4 worst ways climate change is harming wildlands

Wildfire in Wallow-Whitman National Forest

Flickr, Sam Beebe

Climate change is devastating wild lands and the wildlife that thrives inside them, according to findings of a government study.

The National Climate Assessment released in May 2014 had some alarming findings that have direct impact on our wild lands. Climate change is already affecting some of our most prized natural resources and it's only getting worse.

The report was written by over 300 scientists, academics and government officials, and is one of the most detailed studies on the current and future impacts of climate change, a global trend supported by 97% of scientists. The entire report is breathtaking in scope and detail, but there are several noteworthy parts that relate to how our wild lands, and the species that inhabit them, are experiencing the changing climate.

Here are four major ways that climate change is already impacting our wild lands:

1. Climate change is increasing the vulnerability of our forests.

Fire, insect infestations, drought, and disease outbreaks are changing our forests. Climate change has made forests more susceptible to massive wildfires that last for days. Furthermore, warmer temperatures have prevented insects that formerly would have from dying during cold winters, so they are living longer and feasting on trees. These two huge problems have put our forests at risk, diminishing and hurting the bird species that have come to rely on them as well.

Our forests are critical for stemming the tide of climate change. With very dense tree populations, forests take carbon dioxide, a major atmospheric gas contributing to climate change, out of the atmosphere. Therefore, these places need to be protected so they can help us minimize the danger of climate change.

2. Permafrost is thawing in many parts of Alaska.

Alaska is home to some of our most precious wild lands, including the Arctic National Wildlife Refuge, Denali National Park, and many others. These lands and the animals that make them special thrive on the cold temperatures prevalent most of the year. The changing climate is impacting these ecosystems.

Permafrost, which was formerly permanently frozen soil, affects habitat and surface water in Alaska. Shrinking permafrost affect the rest of the planet too. Rising sea levels and ocean acidification will hurt fisheries and the fishing industry. Alaska's glaciers may become scarce as well.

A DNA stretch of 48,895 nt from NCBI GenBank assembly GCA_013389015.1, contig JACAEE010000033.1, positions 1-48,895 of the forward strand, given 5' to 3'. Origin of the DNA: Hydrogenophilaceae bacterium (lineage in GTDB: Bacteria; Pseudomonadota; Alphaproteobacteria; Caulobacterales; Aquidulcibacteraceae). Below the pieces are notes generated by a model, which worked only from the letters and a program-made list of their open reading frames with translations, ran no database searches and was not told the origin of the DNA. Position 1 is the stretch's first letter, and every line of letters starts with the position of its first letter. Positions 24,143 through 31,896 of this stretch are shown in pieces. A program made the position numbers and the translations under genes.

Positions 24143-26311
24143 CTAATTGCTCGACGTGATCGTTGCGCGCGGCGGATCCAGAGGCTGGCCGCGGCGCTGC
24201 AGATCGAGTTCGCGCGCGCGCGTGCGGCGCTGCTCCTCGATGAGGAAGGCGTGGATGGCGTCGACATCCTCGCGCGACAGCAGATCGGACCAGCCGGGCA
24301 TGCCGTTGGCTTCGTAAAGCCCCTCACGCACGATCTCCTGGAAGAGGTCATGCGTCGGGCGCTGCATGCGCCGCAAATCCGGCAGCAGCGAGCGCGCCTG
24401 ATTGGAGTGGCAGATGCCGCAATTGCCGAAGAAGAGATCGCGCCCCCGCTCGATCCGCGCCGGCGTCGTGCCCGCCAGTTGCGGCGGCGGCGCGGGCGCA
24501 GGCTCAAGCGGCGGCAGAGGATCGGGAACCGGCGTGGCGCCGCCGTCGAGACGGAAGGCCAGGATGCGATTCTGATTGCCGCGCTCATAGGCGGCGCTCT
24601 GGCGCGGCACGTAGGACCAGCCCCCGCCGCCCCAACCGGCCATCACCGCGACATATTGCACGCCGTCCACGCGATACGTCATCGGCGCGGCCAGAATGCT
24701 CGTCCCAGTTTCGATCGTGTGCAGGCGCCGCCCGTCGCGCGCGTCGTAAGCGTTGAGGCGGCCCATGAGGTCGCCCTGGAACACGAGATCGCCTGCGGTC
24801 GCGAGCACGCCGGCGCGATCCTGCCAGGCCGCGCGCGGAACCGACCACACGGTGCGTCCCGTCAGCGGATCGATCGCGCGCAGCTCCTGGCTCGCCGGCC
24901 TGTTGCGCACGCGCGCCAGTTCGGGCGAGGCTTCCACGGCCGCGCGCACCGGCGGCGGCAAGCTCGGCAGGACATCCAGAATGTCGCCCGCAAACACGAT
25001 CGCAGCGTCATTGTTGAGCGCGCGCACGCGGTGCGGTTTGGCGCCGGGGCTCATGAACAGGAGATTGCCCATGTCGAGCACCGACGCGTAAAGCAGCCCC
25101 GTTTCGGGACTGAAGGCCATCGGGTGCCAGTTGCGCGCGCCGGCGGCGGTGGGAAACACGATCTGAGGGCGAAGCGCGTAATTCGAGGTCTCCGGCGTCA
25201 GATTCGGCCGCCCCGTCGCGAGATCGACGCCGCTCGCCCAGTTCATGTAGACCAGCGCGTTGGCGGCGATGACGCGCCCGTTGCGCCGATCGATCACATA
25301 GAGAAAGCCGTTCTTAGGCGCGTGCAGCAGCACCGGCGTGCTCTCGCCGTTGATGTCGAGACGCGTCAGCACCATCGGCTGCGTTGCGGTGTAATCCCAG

3. Wildfires are threatening other ecosystems as well.

Climate change is causing wildfires to occur in ecosystems where they have been absent in recent history, such as in arctic Alaska and southwestern deserts. In Alaska, less ice on the ground means more grasslands - and greater susceptibility to significant wildfires.

These fires are not only hurting wildlands and their surrounding towns, but they are bolstering invasive plant species. Plants that were introduced to beautify roadways are being released into river floodplains. Some are toxic to moose, which also affects the Native Alaskan populations who rely on moose for subsistence.

4. Fish populations are declining across the U.S.

A changing climate is wreaking havoc on fish populations throughout the United States. Warming weather and a change in rain patterns have made streams warmer than before, threatening many species, such as salmon, trout, whitefish, and char. The report shows a projected loss of 47% of habitat for all trout species in the western U.S. by 2080.

These fish are moving to greater depths in streams to find the cooler water in which they thrive, which hurts fishing industries as well.

What we are doing to help

The Wilderness Society is working to address the causes and consequences of climate change. Whether it is supporting innovative land management approaches for our forests and Wilderness areas, or restoring trout streams so that they can more easily migrate to areas better suited for their habitat, our team is focused on the importance of managing land for a changing world.

We are also conscious of the need to move from polluting fossil fuels to renewable energy, so we advocate for finding suitable places on our wildlands to develop solar and wind energy.

The National Climate Assessment report attests that America's wildlands are already facing the consequences of climate change. Please join us in fighting back. 

Editor's note: This story was originally published in June, 2014.